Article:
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HALF MAST FLAG

Fifty years ago, in April 1964, when the Communist Party of India (Marxist) was formed as a splinter from the parent party, the Communist Party of India, communism had seemed to be an achievable dream. In the 1960s, Soviet Russia was a powerful socialist country, and communism in China, under the leadership of Mao Zedong, appeared to many dreamers as a more acceptable alternative to the Soviet system. No one quite expected that within 30 years the Soviet system would collapse and China would take a turn towards capitalism. Neither could anyone predict in 1964 that this fledgling party, the CPI(M), would come to rule West Bengal for 34 years from 1977. The CPI(M), in its short life of 50 years, has thus made history and seen history being made and unmade. But change has not left any noticeable mark on the CPI(M) and on the way it is organized and the way it functions. It remains trapped in an obsolete rhetoric and a thoroughly predictable way of viewing events. It still believes in democratic centralism, the infallibility of the party’s general secretary and in being the herald of revolution in India. It refuses steadfastly to shuffle off its communist coils.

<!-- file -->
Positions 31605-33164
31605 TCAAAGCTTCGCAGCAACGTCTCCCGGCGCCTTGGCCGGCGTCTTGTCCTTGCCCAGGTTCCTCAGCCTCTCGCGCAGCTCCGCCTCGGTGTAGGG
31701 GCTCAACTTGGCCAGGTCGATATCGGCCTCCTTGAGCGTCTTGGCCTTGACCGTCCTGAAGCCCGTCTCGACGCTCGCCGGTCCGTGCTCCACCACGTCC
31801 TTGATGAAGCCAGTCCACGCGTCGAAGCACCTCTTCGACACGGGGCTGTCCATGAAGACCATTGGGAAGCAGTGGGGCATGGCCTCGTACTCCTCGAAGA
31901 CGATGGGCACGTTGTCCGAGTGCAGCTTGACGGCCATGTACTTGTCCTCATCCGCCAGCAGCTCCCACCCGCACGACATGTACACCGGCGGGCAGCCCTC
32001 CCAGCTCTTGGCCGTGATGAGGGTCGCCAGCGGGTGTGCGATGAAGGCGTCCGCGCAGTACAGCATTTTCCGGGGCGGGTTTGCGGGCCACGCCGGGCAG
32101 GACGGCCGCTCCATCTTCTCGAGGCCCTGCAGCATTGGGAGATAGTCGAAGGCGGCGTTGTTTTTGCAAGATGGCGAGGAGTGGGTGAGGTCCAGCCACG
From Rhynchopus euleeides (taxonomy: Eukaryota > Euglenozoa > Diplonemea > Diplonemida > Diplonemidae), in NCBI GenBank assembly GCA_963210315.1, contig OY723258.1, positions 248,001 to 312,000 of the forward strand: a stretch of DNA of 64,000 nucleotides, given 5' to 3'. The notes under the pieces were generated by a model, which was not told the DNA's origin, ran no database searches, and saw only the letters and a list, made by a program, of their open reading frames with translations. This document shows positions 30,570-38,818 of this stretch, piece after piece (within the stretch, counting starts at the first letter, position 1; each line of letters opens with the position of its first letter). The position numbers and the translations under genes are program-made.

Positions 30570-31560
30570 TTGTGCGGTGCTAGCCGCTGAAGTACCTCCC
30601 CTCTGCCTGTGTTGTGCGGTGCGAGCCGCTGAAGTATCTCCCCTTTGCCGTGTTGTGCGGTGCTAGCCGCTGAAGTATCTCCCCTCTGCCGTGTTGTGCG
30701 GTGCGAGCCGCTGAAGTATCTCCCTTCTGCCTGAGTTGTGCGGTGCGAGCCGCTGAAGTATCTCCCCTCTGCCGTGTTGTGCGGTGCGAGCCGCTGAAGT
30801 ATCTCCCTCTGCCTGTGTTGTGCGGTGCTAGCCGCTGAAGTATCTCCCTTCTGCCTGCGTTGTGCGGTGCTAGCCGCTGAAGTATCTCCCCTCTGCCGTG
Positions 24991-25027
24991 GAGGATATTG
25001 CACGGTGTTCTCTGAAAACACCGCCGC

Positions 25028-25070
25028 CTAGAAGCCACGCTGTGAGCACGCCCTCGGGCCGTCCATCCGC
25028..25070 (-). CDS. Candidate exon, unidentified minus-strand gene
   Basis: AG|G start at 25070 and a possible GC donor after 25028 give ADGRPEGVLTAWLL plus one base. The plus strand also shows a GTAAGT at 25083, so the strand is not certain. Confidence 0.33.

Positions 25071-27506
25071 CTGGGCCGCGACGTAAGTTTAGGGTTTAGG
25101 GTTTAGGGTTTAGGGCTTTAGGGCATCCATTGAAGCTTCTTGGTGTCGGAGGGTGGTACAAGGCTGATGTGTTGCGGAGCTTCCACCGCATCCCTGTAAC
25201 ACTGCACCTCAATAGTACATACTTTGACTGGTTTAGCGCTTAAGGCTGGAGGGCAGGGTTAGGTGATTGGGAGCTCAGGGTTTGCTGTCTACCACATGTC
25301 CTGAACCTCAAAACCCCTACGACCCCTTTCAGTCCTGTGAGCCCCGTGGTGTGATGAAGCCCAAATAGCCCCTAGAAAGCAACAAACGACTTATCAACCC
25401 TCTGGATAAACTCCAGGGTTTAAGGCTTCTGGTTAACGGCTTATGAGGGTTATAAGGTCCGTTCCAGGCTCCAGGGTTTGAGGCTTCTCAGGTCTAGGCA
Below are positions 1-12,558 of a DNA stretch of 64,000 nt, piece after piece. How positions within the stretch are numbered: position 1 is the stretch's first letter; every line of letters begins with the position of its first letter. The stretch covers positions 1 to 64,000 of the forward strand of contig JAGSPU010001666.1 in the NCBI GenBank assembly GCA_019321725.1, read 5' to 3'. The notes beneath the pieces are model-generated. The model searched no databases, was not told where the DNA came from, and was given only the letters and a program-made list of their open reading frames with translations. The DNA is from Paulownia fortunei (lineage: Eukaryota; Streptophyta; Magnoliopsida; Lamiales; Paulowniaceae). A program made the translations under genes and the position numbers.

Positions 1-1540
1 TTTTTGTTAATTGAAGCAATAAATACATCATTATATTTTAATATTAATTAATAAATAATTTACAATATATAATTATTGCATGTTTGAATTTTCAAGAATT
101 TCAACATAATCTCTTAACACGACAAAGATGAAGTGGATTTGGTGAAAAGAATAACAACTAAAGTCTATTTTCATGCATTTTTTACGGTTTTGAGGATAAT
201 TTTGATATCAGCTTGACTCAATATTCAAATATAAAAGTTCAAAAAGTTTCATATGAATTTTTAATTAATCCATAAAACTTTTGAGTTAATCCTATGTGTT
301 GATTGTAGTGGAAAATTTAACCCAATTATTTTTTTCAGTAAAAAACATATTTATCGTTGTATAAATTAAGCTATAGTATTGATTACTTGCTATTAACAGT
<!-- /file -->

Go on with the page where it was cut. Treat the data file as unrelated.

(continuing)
What is ironic is that in the course of 50 years, the CPI(M) in one critical sense is back from where it began. In 1964 it was a minuscule presence in the Indian political firmament and was taken seriously by only a handful of people. From there it became a dominant force in West Bengal and played a crucial role in first the survival and then the end of the first United Progressive Alliance government. But this was only an interlude. Today it is back to being a political presence that no one takes seriously and which has no influence on national politics. Only the CPI(M) takes the CPI(M) seriously. In the late 1990s, there was a brief moment when it seemed possible that India would have a CPI(M) prime minister. But the party leadership nullified such a possibility presumably because it would not further the cause of revolution. It is difficult to know how the CPI(M) reflects on its past and its future. It is difficult because the CPI(M) still sees itself as a revolutionary party that is shrouded in secrecy. Is its mood self-congratulatory? Or is it concerned about the historic blunders it committed? Cynics might wonder at the relevance of these questions about an endnote of history.